Creatures that evolved in metal-rich environments would be immune
Evolution could take care of the toxicity problems. Metal toxicity is a characteristic of many different metals, and the root cause for why a metal is poisonous varies widely between metals. For example with arsenic:
Arsenic interferes with cellular longevity by allosteric inhibition of
an essential metabolic enzyme pyruvate dehydrogenase (PDH) complex,
which catalyzes the oxidation of pyruvate to acetyl-CoA by NAD+. With
the enzyme inhibited, the energy system of the cell is disrupted
resulting in cellular apoptosis. Biochemically, arsenic prevents use
of thiamine resulting in a clinical picture resembling thiamine
Arsenic interacts with specific enzymes in a specific way to disrupt them from doing their biological job. The solution is for organisms to evolve specific methods for resolving whatever biochemical problem the metal causes. For arsenic, an animal which evolved so that that allosteric sites on the PDH complex enzyme are not receptive to arsenic. The biochemical reaction chain is broken, and now arsenic is not any more problematic to us than eating iron (well...there may be other problems arsenic causes, this is just the one that kills you fastest).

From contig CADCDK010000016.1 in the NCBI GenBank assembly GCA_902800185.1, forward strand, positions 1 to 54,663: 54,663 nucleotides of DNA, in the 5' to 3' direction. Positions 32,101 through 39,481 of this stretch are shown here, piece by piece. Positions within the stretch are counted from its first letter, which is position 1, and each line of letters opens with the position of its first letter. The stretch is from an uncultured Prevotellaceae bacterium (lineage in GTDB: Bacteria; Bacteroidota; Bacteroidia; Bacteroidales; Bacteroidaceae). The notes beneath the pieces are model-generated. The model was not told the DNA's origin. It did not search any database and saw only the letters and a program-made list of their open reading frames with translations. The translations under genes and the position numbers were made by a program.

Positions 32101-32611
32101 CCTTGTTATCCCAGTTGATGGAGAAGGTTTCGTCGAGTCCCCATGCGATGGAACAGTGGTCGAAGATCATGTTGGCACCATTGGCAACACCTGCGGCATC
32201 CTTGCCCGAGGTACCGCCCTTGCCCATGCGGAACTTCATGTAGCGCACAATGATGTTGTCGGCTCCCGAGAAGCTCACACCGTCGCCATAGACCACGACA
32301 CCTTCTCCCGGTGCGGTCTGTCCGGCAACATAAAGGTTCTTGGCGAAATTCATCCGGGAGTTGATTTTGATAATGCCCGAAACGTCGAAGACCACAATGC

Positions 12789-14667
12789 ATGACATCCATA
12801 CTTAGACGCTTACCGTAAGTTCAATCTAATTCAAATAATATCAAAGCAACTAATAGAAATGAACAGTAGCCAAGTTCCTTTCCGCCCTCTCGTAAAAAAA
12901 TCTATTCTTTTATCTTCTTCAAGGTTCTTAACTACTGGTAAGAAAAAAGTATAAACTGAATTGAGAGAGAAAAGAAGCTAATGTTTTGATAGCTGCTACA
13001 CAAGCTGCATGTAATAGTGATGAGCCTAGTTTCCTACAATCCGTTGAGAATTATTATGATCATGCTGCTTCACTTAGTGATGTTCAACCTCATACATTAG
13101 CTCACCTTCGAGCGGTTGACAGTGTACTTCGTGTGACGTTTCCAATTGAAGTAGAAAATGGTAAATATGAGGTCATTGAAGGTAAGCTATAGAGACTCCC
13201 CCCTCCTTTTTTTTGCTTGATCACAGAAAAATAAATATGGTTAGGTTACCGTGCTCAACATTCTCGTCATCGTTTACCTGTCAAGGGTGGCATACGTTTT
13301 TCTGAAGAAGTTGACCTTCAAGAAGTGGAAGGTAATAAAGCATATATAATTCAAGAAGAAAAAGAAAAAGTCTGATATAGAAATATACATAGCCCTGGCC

Humans are immune to the metals common in the environment
In the Earth's biosystems, certain metals are present in certain quantities. These metals are needed for nutrition, iron, magnesium, potassium, etc. The amount of iron or aluminum, two common metals, found in organic matter will not poison an organism on Earth, since all organisms on Earth have had to deal with these common metals for billions of years.
If you planet has a different geo-chemistry, or different elemental abundances in the crust, the creatures of your planet, since the inception of life, will evolve a resistance to the metals commonly encountered. Therefore, you can assume that any creature on a heavy-metal-heavy planet would be immune to the commonly encountered heavy metals.